Rugby Union: Maggs still knocking them over in midfield

Ireland's one-man demolition act will provide a stern test for England in Dublin. Chris Hewett reports
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The Independent Online
WHEN JEREMY GUSCOTT describes Kevin Maggs as the "silent assassin", he does so in the profoundly disconcerting knowledge that his blood brother from Bath is planning to liven up tomorrow afternoon's Ireland-England proceedings in Dublin with a touch of fratricide. If Guscott is the high-born Prince of Centres, his direct opponent at Lansdowne Road is the usurper from the wrong side of the West Country tracks; a ruthless bit of rough who has glimpsed the good things in life and decided they are his for the taking.

Maggs spent so much of his early career looking up at Guscott - or, rather, trying to locate him with a pair of binoculars as he glided off with the ball under one arm - that nothing would amuse him more than to give his club colleague a taste of the good mud of Leinster this weekend. Certainly, he is both physically and mentally equipped to do so; the 24-year-old Bristolian has an unusual take on the "no pain, no gain" philosophy of rugby achievement, in so far as he believes the "pain" element to be the exclusive preserve of his opponents.

Which is precisely why he was able to perform the apparently unperformable at Wembley 13 days ago by running straight through the brick wall known as Scott Gibbs and reducing Swansea's pride and joy to a small pile of rubble that sat forlornly on the Welsh 22-metre line like some hastily constructed mountainside memorial. Maggs also helped himself to a first- half try during that victory, which came as a blessed relief after five straight Five Nations' Championship defeats, and was so tickled by the experience that he caught the first Sunday morning train out of Paddington, rushed across Bristol to his parents' home and relived the moment on video.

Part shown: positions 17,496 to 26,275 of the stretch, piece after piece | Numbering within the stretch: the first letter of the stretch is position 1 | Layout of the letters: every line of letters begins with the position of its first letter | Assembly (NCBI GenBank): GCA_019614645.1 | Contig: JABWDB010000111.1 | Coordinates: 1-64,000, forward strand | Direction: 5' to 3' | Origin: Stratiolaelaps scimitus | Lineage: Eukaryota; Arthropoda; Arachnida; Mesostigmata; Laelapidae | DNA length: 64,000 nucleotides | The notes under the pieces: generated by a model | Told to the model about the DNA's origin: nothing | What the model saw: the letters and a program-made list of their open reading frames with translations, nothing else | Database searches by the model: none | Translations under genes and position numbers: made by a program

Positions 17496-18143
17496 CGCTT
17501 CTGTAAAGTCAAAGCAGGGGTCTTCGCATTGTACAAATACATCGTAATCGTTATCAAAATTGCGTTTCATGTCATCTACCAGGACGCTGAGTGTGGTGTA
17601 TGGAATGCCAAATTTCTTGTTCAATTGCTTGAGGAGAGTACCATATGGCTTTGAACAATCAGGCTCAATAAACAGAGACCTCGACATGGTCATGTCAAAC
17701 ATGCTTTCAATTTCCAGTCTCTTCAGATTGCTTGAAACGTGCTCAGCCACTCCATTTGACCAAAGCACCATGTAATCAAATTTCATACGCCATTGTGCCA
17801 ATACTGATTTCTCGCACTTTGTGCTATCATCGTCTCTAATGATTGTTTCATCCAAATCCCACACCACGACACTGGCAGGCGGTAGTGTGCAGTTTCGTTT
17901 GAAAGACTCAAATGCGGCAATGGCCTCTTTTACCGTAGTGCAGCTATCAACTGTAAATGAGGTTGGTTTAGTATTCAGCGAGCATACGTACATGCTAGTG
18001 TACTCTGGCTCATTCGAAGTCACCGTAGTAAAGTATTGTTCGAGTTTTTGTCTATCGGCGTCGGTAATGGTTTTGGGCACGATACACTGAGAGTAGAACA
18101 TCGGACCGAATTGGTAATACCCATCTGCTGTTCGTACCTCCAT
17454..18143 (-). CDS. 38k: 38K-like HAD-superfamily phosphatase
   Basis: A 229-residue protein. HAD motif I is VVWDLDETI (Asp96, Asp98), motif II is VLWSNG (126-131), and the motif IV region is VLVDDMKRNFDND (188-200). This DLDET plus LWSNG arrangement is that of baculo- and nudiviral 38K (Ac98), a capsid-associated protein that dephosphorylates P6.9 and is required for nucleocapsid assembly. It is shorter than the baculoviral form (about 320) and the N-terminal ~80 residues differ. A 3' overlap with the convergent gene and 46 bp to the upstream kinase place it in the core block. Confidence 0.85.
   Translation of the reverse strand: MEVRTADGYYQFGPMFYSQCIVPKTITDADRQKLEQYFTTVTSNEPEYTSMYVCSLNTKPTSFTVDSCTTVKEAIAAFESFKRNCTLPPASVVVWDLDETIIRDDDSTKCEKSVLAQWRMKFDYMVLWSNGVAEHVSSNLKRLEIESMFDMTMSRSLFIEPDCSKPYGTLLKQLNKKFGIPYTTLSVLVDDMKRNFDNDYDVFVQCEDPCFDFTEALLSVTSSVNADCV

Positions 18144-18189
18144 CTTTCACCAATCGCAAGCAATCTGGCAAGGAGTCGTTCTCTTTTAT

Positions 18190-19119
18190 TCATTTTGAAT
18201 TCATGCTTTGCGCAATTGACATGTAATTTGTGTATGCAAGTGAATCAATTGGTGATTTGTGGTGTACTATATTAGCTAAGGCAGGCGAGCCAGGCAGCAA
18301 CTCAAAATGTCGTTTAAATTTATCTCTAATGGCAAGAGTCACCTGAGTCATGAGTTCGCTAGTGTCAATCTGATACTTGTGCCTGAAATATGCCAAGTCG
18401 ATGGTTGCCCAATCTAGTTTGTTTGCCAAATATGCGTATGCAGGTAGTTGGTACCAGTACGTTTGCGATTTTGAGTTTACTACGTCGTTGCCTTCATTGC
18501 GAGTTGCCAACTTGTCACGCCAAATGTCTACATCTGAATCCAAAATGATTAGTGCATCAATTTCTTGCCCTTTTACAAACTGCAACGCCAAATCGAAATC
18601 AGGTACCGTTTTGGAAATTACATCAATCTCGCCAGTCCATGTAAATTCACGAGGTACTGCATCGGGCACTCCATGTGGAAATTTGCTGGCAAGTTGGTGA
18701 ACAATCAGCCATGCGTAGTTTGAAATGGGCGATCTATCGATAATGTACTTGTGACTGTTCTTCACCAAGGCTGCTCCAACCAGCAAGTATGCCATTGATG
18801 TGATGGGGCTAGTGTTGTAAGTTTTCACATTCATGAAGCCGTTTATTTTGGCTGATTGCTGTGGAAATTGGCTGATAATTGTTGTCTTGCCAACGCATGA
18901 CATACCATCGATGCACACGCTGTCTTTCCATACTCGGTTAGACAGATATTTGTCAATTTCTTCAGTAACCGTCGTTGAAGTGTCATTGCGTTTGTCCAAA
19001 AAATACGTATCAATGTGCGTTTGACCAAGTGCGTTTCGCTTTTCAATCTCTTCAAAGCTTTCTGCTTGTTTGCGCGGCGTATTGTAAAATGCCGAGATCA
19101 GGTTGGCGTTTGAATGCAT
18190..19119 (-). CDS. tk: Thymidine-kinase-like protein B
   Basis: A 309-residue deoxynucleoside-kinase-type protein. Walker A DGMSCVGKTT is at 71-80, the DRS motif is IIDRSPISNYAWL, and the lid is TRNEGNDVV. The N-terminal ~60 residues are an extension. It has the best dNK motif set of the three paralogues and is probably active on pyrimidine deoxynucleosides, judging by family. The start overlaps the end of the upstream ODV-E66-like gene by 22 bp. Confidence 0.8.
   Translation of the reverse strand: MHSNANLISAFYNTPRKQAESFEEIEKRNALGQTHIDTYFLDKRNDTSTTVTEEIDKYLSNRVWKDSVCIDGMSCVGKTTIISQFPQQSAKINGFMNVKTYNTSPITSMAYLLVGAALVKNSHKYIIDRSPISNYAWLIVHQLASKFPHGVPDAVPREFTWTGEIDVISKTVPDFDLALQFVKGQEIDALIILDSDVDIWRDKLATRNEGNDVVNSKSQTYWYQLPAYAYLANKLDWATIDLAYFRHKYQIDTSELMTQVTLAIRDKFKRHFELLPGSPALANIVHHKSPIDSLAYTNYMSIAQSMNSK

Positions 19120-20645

The Irish have been the talk of the Five Nations town over the last five weeks or so and while their pack of reinforced concrete has deservedly taken the lion's share of the public praise, Maggs' name is among those most frequently discussed among the players and coaches. Guscott considers him to be one of the hardest tacklers in the business - Gibbs would surely concur - and if the former Bristol kerb-layer cannot thread a pass like a Codornieu or sear the turf like a Gerber, his destructive abilities make him very nearly as valuable. After all, the physical havoc wrought by a Free Stater by the name of Joggie Jansen once decided a Springbok- All Black series. He, too, was a centre.

Perversely, Maggs might not be enjoying the high life now were it not for the men who managed his home town club into financial oblivion. "I signed a two-year deal with Bristol at the end of last season, which in retrospect wasn't the brightest of moves," he recalled this week. "We were down in the Second Division having lost the play-off against London Scottish and the way we lost had upset and angered me because I felt we hadn't prepared well enough and weren't as hungry as the opposition, which was unforgiveable. But Bristol was my club and had been since I first picked up a ball. It was a loyalty thing, I suppose.

"I talked things through with John Hiles, who was on the management board, and he persuaded me that the club was going places, so I agreed the new contract and went off to South Africa with Ireland for the summer tour.